With another national lockdown threatening our recent progress we are undoubtedly still in very unsettled waters. What can we do to build a strong and sustainable future?
Recent statistics from the ONS show the UK labour market is turning. Unemployment is up 4.6 per cent over the previous quarter, and 8 per cent over the last year. Companies are shedding people they don’t need, which is causing an increase in unemployment; but they are not taking on new people, which provides a double whammy for youngsters joining the market: unemployment amongst 16 to 24 year olds is up 15.3 per cent year on year.
In response, the Government has announced support for young people entering the workplace through its Kickstart scheme, which covers the wages for 25 hours of work each week by those aged 16-24, claiming Universal Credit and at risk of long-term unemployment. But as the scheme only considers organisations that can take on 30 people or more, it effectively rules out vast numbers of companies who might otherwise give a young person a chance.
The security Industry has been saying for a long time that there is a shortage of skilled labour, and that it needs to attract more people with fresh perspectives into the sector. It has admitted that it needs to invest in young people and attract those that are retraining, or changing careers. Given the current environment, and the risks that private companies and public sector organisations alike face at the moment, there is a demand for security services, and room for the industry to take on more people. Isn’t this the time for all of us to step up and review our investment in people, taking on apprentices and seeking out those with the skills on which our industry depends?
As a company which already invests in apprenticeships, Reliance High-Tech is highly supportive of any initiatives to raise the profile of the industry and attract new talent. We see equal balance in bringing young starters into the industry as well as people with great parallel skills who can retrain from another industry. We already work closely with partners such as SSR and Zitko, who both actively champion the development and acquisition of talent for the security sphere.
As an example this year, as well as new apprentices, we have recruited talent with specialist Police, Criminal Justice and Digital Forensics experience and a number of CISCO, Microsoft and Cyber Professionals, who have subsequently received in depth security applications and product training.
Careers for the future
This weekend we saw talk of renewed national lockdowns, as well as local lockdowns that are affecting many millions of people. It’s a fluid and challenging situation, but one that presents an opportunity for the security industry, as customers are keen to maximise investment, minimise risks and repurpose technology to address these new risks and meet fast emerging needs.
If we consider the buoyant labour market full of lots of young unemployed people and skilled workers who through no fault of their own now find themselves jobless, the industry has a unique opportunity to reskill and develop its DNA with people who can add additional value.
Of course, experience is always important, and we absolutely should develop and invest in our existing teams, but we should also look at balance and the opportunity to reinvent ourselves, with fresh eyes, new skills and new ideas. The industry has traditionally drawn on a strong engineering base, and this will remain the case, but at Reliance High-Tech we are trying to take a more holistic view. As security evolves into a more dynamic, consultancy based business which is crossing over into IT and the IoT, we need to stay ahead of the curve in order to satisfy our changing customer requirements.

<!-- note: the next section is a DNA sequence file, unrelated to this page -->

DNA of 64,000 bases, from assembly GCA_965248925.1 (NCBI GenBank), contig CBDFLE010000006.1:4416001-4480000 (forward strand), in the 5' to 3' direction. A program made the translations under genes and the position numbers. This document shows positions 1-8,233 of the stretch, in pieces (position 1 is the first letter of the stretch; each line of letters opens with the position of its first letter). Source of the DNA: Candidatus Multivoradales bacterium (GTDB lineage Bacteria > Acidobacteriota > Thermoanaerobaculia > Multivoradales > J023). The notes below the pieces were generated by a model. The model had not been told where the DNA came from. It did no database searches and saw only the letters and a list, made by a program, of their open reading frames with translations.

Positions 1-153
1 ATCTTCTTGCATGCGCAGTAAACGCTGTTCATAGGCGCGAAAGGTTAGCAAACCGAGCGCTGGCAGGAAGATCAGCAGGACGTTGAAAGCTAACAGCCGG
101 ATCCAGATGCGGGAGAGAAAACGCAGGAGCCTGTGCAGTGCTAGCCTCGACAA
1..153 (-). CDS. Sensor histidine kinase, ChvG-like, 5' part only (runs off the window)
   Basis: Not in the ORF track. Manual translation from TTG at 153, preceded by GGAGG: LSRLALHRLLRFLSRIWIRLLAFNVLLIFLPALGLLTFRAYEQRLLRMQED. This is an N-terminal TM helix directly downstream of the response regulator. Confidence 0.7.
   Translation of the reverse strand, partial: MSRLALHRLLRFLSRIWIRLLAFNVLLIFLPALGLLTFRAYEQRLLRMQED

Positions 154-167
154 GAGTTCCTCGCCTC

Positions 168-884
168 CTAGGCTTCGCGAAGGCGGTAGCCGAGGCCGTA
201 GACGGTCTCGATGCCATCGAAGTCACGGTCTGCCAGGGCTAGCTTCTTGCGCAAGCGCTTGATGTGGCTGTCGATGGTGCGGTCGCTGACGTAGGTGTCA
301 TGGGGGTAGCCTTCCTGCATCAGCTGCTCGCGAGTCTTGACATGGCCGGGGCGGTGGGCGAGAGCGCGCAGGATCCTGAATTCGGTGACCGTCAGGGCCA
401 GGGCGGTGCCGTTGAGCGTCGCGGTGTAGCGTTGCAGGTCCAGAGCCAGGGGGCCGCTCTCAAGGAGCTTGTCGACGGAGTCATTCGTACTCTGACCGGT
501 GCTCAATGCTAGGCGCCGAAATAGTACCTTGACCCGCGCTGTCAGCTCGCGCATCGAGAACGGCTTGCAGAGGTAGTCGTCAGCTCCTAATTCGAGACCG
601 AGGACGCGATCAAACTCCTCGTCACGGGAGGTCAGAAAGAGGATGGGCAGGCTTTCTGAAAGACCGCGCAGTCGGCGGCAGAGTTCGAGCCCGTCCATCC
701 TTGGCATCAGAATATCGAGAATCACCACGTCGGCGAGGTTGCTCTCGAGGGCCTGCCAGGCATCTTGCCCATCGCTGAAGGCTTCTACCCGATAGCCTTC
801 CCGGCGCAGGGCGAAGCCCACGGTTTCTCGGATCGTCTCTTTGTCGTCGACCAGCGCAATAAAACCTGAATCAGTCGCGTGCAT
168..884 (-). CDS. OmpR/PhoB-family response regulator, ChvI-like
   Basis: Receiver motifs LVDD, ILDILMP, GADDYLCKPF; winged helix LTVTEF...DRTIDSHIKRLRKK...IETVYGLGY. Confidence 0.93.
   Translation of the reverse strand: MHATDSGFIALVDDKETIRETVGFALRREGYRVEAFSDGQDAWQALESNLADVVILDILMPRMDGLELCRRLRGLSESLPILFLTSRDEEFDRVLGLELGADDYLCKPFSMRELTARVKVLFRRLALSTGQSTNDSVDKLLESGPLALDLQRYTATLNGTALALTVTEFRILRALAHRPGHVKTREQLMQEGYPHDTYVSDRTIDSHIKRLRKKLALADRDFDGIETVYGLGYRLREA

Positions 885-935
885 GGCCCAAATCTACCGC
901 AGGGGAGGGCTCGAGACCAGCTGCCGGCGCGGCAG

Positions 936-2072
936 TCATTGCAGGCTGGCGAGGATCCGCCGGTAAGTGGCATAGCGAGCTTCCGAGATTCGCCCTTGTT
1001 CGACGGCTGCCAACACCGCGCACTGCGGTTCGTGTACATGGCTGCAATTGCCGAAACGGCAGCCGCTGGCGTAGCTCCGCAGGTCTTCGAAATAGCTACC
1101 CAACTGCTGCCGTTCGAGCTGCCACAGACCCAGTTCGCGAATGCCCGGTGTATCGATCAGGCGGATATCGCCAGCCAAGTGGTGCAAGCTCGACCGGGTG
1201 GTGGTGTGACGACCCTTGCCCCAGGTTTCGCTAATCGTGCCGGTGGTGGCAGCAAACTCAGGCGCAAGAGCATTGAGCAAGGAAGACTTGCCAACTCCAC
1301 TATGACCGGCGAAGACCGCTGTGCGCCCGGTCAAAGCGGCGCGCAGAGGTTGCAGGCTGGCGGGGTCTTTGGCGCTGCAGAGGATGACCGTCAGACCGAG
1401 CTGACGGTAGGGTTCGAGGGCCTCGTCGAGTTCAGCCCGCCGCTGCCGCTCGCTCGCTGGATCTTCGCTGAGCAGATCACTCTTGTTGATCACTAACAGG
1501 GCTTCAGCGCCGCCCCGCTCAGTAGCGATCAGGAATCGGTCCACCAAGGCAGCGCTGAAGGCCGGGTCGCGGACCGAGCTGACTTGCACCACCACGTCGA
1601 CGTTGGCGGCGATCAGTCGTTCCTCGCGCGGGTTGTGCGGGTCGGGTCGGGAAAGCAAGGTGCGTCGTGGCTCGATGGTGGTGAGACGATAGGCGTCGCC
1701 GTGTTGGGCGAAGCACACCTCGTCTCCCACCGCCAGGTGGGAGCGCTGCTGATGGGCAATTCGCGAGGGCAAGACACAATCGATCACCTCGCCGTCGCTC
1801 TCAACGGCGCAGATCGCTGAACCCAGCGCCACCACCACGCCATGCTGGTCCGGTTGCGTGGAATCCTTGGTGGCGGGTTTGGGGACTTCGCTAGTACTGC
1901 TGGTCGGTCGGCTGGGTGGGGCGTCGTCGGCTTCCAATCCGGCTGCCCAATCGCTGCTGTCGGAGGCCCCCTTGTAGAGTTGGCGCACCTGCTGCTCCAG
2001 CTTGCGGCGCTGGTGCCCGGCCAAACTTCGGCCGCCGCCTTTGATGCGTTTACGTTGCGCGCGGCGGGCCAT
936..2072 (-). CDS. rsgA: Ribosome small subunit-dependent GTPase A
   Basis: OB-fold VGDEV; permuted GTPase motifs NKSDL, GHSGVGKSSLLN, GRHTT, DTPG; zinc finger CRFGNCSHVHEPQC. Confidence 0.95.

A separate consideration is how organisations take in new recruits and shape them, nurture them and manage them remotely. I have written previously about the difficulty in impressing a corporate culture onto new workers over Teams or Zoom. It not just about formal training, but showing young workers how to collaborate and communicate. It’s about how a company introduces its working culture to new recruits, and how we learn from them, in the absence of shared moments around the water cooler, or brief conversations grabbed in an office corridor.
Consider Netflix, the streaming platform that is now the darling of Silicon Valley, having added in 10 million new subscribers during lockdown. Its business is built around our online lives. Yet the famous Netflix corporate culture, which favours “radical candour” to ensure creativity and innovation, depends on people working alongside each other – feeding off each other’s ideas, sharing insights and thinking their way around problems.
CEO Reed Hastings wants his people back in the office as soon as possible: “Not being able to get together in person, particularly internationally, is a pure negative,” Hastings said when asked about the benefits of working from home.
No doubt there are many who are extremely happy to currently be home based, but ultimately there are many industries and many roles that will suffer unless we can get this pandemic under control and get back to ‘normal’ – whatever that looks like.
Regardless, whether working online or face to face, the security industry needs to do more to build skills. Ask yourself: what are you doing?, what is your business doing?, how can you do more? Now would be the perfect time.